Weekly Web Harvest for 2022-03-06
- GradGuard | College Life Protected
- Hope for the Future
And like Cassandra, it’s exhausting to keep repeating “don’t do it,” and to have folks go right on ahead and do it anyway. I’ve been writing about ed-tech for over a decade now, cautioning people about the repercussions of handing over data, infrastructure, ideology, investment to Silicon Valley types. And for what?
Walmart’s Out-of-Control Crime Problem Is Driving Police Crazy To cut down on calls to police, Walmart has been rolling out a program where first-time offenders caught stealing merchandise below a certain value can avoid arrest if they agree to go through a theft-prevention program. At some higher-crime stores, the company is also hiring off-duty police and private security officers. According to Walmart Stores executives, it’s all starting to work. Police chiefs and their officers on the ground say that’s just not so. Ross likes to joke that the concentration of crime at Walmart makes his job easier. “I’ve got all my bad guys in one place,” he says, flashing a bright smile. His squad’s sergeant, Robert Rohloff, a 34-year police veteran who has to worry about staffing, budgets, and patrolling the busiest commercial district in Tulsa, says there’s nothing funny about Walmart’s impact on public safety. He can’t believe, he says, that a multibillion-dollar corporation isn’t doing more to stop crime. Instead, he says, it offloads the job to the police at taxpayers’ expense. “It’s ridiculous—we are talking about the biggest retailer in the world,” says Rohloff. “I may have half my squad there for hours.”
I ended up talking to David on the bus from the Medical Campus to Monroe Park. We started off talking a bit about cameras. From there I found out David has six children. Four of those children are adopted. He believes strongly in trying to do good in the world and this is part of that effort. David’s a very devout Christian and referenced God repeatedly in our conversation. He did it in a way that seemed very natural. We talked a bit about how much children learn from their parents and their actions even when that isn’t the intent. David talked about how he teaches a course and on radiology transportation (his current occupation). He talks about starting the class focusing on making good choices and how, with that foundation, everything else can be learned in time. David’s brother died about a year ago in a car accident and was an organ donor. He was there when the hospital called his father to confirm the organ donation. His father couldn’t answer the question and gave the phone to David who agreed that all the organs should be donated except the eyes. “Because the eyes are the windows to the soul.” All in all, a pretty intense and wide-ranging conversation for a short bus ride.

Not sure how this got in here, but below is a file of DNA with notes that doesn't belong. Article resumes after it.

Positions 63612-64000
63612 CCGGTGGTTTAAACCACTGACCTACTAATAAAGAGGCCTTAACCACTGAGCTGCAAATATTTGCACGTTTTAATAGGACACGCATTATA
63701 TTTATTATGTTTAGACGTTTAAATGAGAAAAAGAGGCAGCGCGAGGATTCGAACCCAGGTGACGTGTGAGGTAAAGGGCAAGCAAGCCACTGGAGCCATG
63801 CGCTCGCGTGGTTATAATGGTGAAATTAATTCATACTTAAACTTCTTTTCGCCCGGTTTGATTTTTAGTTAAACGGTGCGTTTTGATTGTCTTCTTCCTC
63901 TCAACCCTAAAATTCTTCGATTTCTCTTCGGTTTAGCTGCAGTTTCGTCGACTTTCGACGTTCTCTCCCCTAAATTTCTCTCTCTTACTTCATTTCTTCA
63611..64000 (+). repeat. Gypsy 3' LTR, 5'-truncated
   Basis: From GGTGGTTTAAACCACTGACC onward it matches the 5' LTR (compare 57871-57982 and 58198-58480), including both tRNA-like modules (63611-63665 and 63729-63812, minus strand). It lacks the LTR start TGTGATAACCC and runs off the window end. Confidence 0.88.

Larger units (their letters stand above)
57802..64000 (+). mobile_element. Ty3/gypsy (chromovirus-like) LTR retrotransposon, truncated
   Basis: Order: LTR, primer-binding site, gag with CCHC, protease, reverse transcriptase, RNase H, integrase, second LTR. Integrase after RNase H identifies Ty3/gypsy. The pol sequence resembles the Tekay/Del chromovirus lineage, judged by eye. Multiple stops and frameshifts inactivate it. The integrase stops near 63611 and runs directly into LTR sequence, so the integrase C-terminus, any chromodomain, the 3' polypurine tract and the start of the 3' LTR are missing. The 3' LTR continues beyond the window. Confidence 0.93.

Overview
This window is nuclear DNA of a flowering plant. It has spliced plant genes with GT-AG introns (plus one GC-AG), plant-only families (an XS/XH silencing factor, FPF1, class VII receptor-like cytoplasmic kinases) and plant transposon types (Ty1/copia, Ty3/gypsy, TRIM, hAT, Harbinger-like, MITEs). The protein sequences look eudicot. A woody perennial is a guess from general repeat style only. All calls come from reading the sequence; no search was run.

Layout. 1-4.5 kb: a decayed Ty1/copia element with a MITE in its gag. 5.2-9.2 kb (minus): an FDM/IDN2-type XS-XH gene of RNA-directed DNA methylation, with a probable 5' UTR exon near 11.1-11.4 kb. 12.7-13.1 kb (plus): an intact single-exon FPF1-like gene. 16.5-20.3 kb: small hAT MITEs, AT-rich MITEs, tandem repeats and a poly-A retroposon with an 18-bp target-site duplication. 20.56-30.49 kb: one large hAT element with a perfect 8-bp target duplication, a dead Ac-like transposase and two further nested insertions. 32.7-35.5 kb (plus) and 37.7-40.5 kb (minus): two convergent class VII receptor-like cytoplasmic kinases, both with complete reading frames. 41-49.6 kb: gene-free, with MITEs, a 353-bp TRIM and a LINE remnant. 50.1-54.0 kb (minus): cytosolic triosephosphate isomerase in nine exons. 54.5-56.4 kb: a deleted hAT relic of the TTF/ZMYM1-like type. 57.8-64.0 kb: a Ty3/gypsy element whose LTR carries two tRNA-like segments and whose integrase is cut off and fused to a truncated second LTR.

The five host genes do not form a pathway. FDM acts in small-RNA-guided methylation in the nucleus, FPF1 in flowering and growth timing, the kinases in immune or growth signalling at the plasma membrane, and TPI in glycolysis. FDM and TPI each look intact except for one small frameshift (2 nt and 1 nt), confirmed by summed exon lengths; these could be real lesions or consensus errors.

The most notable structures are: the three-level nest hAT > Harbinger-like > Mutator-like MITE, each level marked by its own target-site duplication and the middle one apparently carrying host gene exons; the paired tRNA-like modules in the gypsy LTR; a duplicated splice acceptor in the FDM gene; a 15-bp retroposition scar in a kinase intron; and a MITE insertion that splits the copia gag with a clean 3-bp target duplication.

Elizabeth Archer on Twitter: “To whomever is chalking names and descriptions of trees on the pavements across Walthamstow. I love you. This made my heart sing today. https://t.co/6lmauYeQVD” / Twitter Education Outrage: Please don’t ruin online learning because teachers don’t know how to do itWhen we go back to thinking about online education, please don’t try to replicate the classroom. Try to replicate real life. We Make Our Own Luck Here – Ciara Redmond Art By exploring and modifying the genetics of a plant to create a ‘lucky’ specimen we can play with the ideas of fate and destiny, whether they be genetic or supernatural. How People Read Online: New and Old FindingsWe’ve been saying this since 1997: People rarely read online — they’re far more likely to scan than read word for word. That’s one fundamental truth of online information-seeking behavior that hasn’t changed in 23 years and which has substantial implications for how we create digital content.